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Mother's memory constant for Okafor

DURHAM, N.C. -- He remembers surprise trips to Chuck E. Cheese's. He and his sister, Jalen, would dart around the restaurant, splitting their time between collecting tickets at the games and scarfing down pizza at the table. Despite the noise, squealing kids and sugar rushes that can defeat even the most indulgent parent, she'd never rush them along.

And she was tall, very tall. He remembers that.

And people in town really liked her. That has stuck with him.

And he was her sidekick, a real mama's boy. That much he knows for sure.

And then there were sirens and ambulances and his own panic. He remembers being the one in the room, the one who placed the 911 call.

And then Dacresha Benton, Dee as she was called, was gone, dead at the age of 29. Her son was not yet 10 years old.

Sadly, Jahlil Okafor remembers that, too.

"I have a lot of memories,'' Okafor said. "My dad lost his mom when he was an infant, so he always let me know how lucky I was to be able to remember her. But that can make it hurt even more sometimes, being able to remember.''

It's those memories, the ones that he has and the ones he'll never create, that ground Okafor as he begins a college basketball career at Duke that could easily overwhelm him.

Twelve months after The Freshmen dominated college basketball, Okafor is "The Freshman," the ballyhooed "It boy" for the season. He arrives at Duke with his treasure chest already stuffed with three USA Basketball gold medals, two high-profile MVP awards (from the McDonald's All-American game and the U17 world championships), multiple national high school player of the year honors, and the label of "one of a kind," from his college coach, a guy who has seen a few great kinds.

Yet the player who received his first scholarship offer as an eighth grader remains thoroughly unimpressed -- with himself, with the attention, with any of it.

It's because of those memories, and the difficult lesson they offered.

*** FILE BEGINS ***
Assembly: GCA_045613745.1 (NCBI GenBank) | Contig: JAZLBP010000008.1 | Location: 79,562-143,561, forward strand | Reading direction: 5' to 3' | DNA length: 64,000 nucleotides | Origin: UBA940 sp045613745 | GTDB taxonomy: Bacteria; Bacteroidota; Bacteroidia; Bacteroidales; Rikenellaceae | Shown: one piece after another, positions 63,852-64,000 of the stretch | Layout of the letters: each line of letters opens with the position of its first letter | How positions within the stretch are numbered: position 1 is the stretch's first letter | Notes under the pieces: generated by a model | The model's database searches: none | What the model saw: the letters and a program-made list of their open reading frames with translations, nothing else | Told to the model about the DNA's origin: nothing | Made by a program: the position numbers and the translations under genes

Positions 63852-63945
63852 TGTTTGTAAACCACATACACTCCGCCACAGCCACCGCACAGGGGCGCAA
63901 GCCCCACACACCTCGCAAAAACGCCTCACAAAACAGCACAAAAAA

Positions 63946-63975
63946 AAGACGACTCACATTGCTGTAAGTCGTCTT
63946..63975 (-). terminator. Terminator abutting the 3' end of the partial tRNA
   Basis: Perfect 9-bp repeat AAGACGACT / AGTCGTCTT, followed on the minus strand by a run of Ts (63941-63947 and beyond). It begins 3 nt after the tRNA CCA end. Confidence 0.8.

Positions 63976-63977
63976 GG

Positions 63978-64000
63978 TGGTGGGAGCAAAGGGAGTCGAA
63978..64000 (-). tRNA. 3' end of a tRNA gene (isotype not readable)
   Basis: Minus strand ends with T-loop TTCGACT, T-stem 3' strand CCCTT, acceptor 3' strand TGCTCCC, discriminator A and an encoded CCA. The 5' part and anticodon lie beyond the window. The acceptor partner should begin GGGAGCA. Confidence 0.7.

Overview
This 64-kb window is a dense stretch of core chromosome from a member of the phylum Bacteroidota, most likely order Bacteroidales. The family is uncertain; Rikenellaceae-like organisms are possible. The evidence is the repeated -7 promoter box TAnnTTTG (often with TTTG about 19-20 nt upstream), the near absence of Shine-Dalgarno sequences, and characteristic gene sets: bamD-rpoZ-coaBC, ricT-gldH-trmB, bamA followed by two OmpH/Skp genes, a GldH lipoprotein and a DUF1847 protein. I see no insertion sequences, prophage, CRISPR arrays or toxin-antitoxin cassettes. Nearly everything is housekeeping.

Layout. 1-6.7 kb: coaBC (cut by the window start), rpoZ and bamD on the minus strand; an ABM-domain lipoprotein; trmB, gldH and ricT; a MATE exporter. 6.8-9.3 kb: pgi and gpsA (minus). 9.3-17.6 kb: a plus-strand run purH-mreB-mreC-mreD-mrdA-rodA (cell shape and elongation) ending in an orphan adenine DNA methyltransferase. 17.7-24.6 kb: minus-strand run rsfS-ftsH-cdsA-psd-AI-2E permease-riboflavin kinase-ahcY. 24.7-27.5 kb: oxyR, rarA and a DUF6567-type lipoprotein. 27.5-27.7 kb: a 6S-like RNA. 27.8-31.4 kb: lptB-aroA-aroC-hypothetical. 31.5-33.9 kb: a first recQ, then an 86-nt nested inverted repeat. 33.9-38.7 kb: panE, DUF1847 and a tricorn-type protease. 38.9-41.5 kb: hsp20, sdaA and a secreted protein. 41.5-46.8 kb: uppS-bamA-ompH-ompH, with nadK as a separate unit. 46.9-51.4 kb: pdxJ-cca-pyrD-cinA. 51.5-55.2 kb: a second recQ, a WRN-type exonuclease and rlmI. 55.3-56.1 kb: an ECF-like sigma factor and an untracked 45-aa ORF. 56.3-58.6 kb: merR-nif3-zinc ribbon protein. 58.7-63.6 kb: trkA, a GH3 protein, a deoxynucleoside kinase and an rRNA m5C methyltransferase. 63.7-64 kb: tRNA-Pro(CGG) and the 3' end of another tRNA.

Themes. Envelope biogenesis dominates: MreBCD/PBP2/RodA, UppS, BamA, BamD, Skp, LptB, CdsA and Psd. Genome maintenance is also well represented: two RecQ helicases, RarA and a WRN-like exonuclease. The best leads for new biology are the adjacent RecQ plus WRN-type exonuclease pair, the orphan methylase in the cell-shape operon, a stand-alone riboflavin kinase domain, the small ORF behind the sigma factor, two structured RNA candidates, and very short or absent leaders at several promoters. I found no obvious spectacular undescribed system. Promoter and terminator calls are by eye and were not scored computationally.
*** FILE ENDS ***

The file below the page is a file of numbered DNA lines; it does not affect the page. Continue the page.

"He gets it,'' Okafor's aunt, Dr. Chinyere Okafor-Conley, said. "With his mom's passing, he knows that you're not promised tomorrow and that you're not guaranteed anything. We've had this discussion over and over again. Life can change in a matter of a minute, so enjoy it. That's what he's doing. He's enjoying it.''


In the Okafor family, basketball was everything, but it never meant everything.

Okafor's parents met when his dad, Chuckwudi (Chucky to everyone who knows him), was playing for a junior college in the Arkansas town that Dee called home. She had played basketball, too, but by the time she met Chucky, she had a daughter and had stopped playing.

The game offered Chucky a host of opportunities, but he blew each one, getting run out of two junior colleges and one four-year school for various forms of insubordination. And while he dreamed that his son would love the game as much as he did, he never wanted Okafor to pursue it with the same blind and often misguided ambition that he did.

The parents pushed academics -- as a preschooler, his aunt recalled, Okafor could recite the alphabet backward -- and harped on his manners.

"I always wanted to instill doing right from wrong, and that you always have a choice,'' said Chucky, who would eventually right himself and earn both a bachelor's degree and a master's degree. "Regardless of whether he was playing basketball or doing a spelling bee, I wanted him to know I would support him and help him learn to make the right choice.''

Even when Dee and Chucky separated -- he moved back to his native Chicago to go to college, she remained in Oklahoma, where she had moved to attend junior college -- Chucky was present. He called Jahlil, who was seven when Dee and Chucky separated, almost nightly. Every year Okafor and Jalen took a vacation to Chicago.

But Dee was home, and Dee was the every-day force behind Okafor's upbringing, loving but strict, and like Chucky was intent on raising a son who was respectful. Dee loved to play with her children and joke with them, so one day when Dee, home battling bronchitis, started to breathe funny, Okafor thought she was just playing.

Instead, one of Dee's lungs had collapsed. Okafor called 911 and watched as medics performed CPR on his mother in their home. They couldn't save her.

"I think about it just about every day,'' said Okafor, who chose a picture of himself as a toddler nestled on his mother's lap for his Twitter header photo. "Any time I get to a quiet spot, in my room by myself, it drops in my mind.''

Months later, Okafor moved to Chicago permanently. Chucky immediately moved out of the more dangerous South Side of Chicago and set about giving his son the structure he lacked in his own childhood.

Chucky leaned on his sister, Okafor-Conley, to provide a woman's touch. She's a principal at an academy in the city and frequently drove Okafor back and forth to school, using the drives for heart-to-heart conversations.

This is the part where the story usually reads that basketball saved Okafor, provided him a reprieve from his grief. Except that's not entirely true.